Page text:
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Screencasting for Teaching (& Learning!)

Screencasting is ideal for creating repeatable, pausible mini-lessons or tutorials available to your students on the web. Screencast videos can free up classtime in face-to-face courses, be a major component of online courses, and may serve as the basis for student-created video assessments.  Faculty might easily create videos, such as:

  • weekly reminder videos, showing students what they need to engage with, and where to find it within D2L or out on the web.
  • technical procedures or introduce features of software or web tools.  
  • mini-lectures that feature dynamic markups of maps, photographs, or other visual media.

 

Here, you'll find a few resources to help you get started in, and do interesting things with screencasting:


 

Examples: Screencasts as Tutorials

Two Geography Tools

Footnotes in Word

Basic Video Documentary: via PowerPoint

Hosting and Sharing Videos via Google Drive

Clipping Video in YouTube



Instead of making tutorials, you can find videos that other people have made.   Many, such as this video for iMovie, are quite good,  but might not be ideal for your assignment Existing tutorials on the web (video or otherwise) may have more or less than your students need for your class.  As with any assignment, you'll need to consider whether existing resources are appropriate, or something more specific must be made.The above videos make no reference to a specific course, and may be used by instructors in multiple classes. 

 

Tools for Screencasting

 

Ideal for everyday screencast and webcam recording. Free version allows 15 minute videos with a minor watermark. Videos recorded can be sent directly to Screencast-O-Matic's hosting site or YouTube, and allows video file creation for hosting in Google Drive. Videos can record and include screencasts, webcams, or both. Paid version includes editing and scripting tools.

The Center for Online Learning & Innovation has Screencast-O-Matic Pro licenses available for Faculty. email coli@canisius.edu for details.

Introduction: Getting Started, and Creating a Video File

Uploading to YouTube from Screencast-O-Matic

WeVideo is a cloud-based record and editor. It's ideal if you need to record and edit screencasts (or other videos) but do not wish to download and install software (for example, if you are using a public computer such as a lab or library PC.)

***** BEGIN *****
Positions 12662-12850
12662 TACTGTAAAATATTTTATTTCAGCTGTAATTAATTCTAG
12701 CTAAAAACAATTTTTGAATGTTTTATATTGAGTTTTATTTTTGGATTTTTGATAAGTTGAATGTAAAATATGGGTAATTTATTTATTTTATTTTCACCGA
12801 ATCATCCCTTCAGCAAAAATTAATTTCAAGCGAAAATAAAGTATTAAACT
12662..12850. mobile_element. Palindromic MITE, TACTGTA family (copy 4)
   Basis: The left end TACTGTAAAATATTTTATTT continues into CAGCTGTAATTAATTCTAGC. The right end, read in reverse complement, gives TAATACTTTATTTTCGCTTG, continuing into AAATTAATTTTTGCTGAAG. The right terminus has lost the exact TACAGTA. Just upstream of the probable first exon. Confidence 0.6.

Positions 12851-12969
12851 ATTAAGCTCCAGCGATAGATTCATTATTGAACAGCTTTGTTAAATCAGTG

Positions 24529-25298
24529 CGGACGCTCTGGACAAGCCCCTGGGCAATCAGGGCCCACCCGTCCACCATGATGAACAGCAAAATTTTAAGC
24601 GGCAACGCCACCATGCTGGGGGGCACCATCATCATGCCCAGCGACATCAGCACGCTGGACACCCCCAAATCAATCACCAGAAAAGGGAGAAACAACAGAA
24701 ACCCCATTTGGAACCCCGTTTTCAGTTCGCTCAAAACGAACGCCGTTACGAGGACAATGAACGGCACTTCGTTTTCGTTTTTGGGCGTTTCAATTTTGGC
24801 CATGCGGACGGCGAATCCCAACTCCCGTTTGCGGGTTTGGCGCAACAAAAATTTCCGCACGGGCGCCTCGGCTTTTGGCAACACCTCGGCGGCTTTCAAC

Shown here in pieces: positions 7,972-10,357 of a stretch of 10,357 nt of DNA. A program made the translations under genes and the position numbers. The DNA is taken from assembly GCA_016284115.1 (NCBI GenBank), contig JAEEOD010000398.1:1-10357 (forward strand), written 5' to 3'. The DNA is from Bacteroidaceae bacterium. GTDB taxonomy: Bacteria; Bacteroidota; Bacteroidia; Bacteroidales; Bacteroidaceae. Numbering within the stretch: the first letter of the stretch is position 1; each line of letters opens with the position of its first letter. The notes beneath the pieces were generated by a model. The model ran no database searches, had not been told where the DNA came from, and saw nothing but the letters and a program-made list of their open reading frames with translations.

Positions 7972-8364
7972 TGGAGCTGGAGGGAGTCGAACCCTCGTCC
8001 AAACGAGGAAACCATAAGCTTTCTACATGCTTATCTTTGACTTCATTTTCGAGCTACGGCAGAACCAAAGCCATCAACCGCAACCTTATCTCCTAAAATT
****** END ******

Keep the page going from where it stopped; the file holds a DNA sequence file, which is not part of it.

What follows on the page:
Canisius has a limited number of WeVideo licenses available for faculty & staff. Contact coli@canisius.edu for details.

See Ron Kotlik's quick tutorial showing how to screencast via WeVideo.

An excellent whiteboarding tool for tablets that records all activity as a screencast. Ideal for discussing maps or images with annotations.

QuickTime & iMovie for Mac

If you have a Mac, you have everything you need for webcam and screencast recording and editing. Quicktime can record screencasts, either from your Mac OS X PC, or from a connected iOS device (iPhone or iPad.)

iMovie is a powerful video editing application.


After you've recorded your video, you need to put it somewhere on the internet so your students can find and see it.  At Canisius we have several web spaces to do this.  Probably the best is using our Google Apps for Education accounts, and hosting a video either at YouTube or at Google Drive.  

 

Hosting Videos

Includes simple editing tools. Easier to embed in Desire2Learn. Class videos can be assembled into playlists, making it easier for students to find them all at once. Keeping videos private (limited to your class) doable but not as easy as Google Drive.

Google Drive

Cloud Storage using YouTube player technology. Easier-to-use sharing limitations, but a little more work to embed videos in Desire2Learn.

 

 


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